Have Your Brakes Weathered Winter's Wrath?

Cold winter weather alone won’t damage your brakes, but constant exposure to moisture and corrosive road salts can act like sandpaper on brake parts, reducing their performance and longevity.

How can you tell of your brake pads damaged by winter’s wrath? Get a spring check-up before your next road trip.

Snow and water will get into your brake pads as you drive on wet streets or through a storm. Problems start when the temperature drops below freezing, which can cause your brakes to make grinding and squealing noises, according to Wagner, a manufacturer of brake parts.

Wagner says accumulated moisture can create a superficial layer of rust on brake pads, but that build-up typically sloughs off after applying the brakes a few times while driving.

Brakes that grind, squeal or thump, however, require expert inspection as soon as possible, the company said. As ignoring small issues can often turn into a major repair bill.

Squealing often doubles as a brake’s death rattle, but it’s not the only way of telling that the system is failing or in need of attention. Reduced stopping power--taking longer than usual to bring the vehicle to a full stop--is another giveaway that your brakes need attention.

Brake manufacturers and driving safety experts offer the following advice about what to ask for during your post-winter brake inspection:

  • Wear and tear. Have your mechanic look for pad wear, leaks, a worn or scratched brake disc.
  • Mileage. Consult the owner’s manual. Longevity varies by how and where you drive. For example, stop-and-go city wears out brake pads faster than freeway driving.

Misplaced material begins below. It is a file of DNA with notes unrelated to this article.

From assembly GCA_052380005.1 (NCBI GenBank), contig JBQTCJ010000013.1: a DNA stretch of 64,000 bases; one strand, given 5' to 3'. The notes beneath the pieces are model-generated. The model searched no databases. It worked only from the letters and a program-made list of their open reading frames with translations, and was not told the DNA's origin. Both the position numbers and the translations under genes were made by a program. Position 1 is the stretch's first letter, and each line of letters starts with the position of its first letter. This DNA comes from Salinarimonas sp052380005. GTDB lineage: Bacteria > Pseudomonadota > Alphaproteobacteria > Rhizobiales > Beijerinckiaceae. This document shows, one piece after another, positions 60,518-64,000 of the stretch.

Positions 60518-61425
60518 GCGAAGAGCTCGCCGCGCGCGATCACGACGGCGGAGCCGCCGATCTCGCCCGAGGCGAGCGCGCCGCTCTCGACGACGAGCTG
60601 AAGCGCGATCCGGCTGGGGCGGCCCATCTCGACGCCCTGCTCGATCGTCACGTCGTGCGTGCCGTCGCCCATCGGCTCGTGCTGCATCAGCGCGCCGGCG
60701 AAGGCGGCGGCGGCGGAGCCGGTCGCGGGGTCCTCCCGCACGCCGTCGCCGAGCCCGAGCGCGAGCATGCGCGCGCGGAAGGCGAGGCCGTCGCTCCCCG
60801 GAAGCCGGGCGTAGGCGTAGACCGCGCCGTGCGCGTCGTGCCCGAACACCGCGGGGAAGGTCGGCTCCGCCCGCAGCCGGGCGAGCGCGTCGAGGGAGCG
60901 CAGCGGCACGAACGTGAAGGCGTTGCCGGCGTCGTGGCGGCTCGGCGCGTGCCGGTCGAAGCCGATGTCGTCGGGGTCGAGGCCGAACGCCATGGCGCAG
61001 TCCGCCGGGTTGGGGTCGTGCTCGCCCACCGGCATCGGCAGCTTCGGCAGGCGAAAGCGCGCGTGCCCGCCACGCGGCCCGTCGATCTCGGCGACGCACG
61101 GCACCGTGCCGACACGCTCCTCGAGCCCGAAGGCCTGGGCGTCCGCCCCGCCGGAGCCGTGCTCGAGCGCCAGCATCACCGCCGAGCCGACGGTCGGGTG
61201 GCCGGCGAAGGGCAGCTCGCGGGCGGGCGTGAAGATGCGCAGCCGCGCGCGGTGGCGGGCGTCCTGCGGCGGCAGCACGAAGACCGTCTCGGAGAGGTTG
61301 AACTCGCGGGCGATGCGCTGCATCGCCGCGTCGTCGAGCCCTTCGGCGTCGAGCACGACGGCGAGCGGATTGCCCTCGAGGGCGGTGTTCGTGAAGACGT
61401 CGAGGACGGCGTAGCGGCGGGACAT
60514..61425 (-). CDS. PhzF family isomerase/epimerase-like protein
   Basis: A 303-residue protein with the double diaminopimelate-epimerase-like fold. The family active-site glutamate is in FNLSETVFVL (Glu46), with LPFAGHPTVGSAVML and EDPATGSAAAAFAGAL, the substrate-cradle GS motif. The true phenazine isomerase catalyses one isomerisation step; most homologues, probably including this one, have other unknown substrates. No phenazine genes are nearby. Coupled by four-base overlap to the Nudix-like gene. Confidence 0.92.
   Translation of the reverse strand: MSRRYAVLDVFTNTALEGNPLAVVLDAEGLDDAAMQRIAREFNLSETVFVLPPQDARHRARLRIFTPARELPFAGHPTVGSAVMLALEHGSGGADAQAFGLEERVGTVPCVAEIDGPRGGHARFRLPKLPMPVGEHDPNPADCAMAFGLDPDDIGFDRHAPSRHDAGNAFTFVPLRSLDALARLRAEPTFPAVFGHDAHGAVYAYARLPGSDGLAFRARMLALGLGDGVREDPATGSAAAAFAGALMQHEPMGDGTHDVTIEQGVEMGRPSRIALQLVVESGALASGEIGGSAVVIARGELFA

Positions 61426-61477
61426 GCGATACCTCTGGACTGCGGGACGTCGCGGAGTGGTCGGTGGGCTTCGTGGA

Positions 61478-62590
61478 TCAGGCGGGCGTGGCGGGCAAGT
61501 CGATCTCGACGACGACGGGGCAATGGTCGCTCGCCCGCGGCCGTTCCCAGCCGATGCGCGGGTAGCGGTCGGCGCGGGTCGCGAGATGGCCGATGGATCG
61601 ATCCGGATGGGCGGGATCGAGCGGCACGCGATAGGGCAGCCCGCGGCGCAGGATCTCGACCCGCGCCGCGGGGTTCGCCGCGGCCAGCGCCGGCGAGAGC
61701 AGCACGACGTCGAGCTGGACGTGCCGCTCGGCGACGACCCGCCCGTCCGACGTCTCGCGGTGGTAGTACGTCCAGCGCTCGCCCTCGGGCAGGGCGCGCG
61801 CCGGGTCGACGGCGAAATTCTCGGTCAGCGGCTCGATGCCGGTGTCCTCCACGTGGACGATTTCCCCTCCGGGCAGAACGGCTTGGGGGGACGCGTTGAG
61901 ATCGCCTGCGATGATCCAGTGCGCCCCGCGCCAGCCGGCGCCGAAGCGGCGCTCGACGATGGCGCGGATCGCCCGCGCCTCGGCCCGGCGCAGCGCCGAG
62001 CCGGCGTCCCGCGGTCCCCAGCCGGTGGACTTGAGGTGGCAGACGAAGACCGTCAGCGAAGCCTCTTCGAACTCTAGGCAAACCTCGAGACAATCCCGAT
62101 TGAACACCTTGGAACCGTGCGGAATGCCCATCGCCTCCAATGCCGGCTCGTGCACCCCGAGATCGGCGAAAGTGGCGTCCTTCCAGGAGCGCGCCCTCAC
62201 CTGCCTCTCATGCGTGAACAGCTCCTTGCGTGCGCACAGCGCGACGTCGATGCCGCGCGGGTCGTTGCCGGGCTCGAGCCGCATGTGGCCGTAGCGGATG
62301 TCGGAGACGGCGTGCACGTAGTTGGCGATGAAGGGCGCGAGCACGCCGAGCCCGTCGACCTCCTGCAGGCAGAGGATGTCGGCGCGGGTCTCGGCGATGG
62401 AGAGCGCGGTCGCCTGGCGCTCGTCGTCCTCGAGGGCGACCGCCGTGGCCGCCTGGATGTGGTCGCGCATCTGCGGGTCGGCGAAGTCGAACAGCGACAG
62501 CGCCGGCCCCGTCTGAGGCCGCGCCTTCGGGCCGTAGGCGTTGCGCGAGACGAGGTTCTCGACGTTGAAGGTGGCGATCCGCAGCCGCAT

• Quality parts. Use replacement brake pads that meet or exceed the manufacturer’s recommendations. Pad quality varies depending on their composite materials—metal fibers, rubber compounds, silicate and resins.
  • Brake discs. Extremely worn brakes can scratch or gouge the disc and reduce braking effectiveness. Most brake replacement involves smoothing out the rotor surface to improve braking.

Below are some tips for removing ice, snow and road salts from your wheels, courtesy Adam Bateman of Wizards Polish.

  • Rinse snow and road salt off brake parts, wheel wells and undercarriage to prevent corrosion.
  • Clean your wheels every other week, especially if you live in snow. At a minimum clean wheels every time you wash the vehicle exterior.
  • Choose a cleaner that is acid-free. A general rule: If it is safe to use on vehicle paint, it is safe to use on wheels.
  • Cleaning your wheels during the winter is less about making your car look great and more about preventing corrosion and rust from taking hold. Yet, great looking wheels enhance the appeal and value of your vehicle.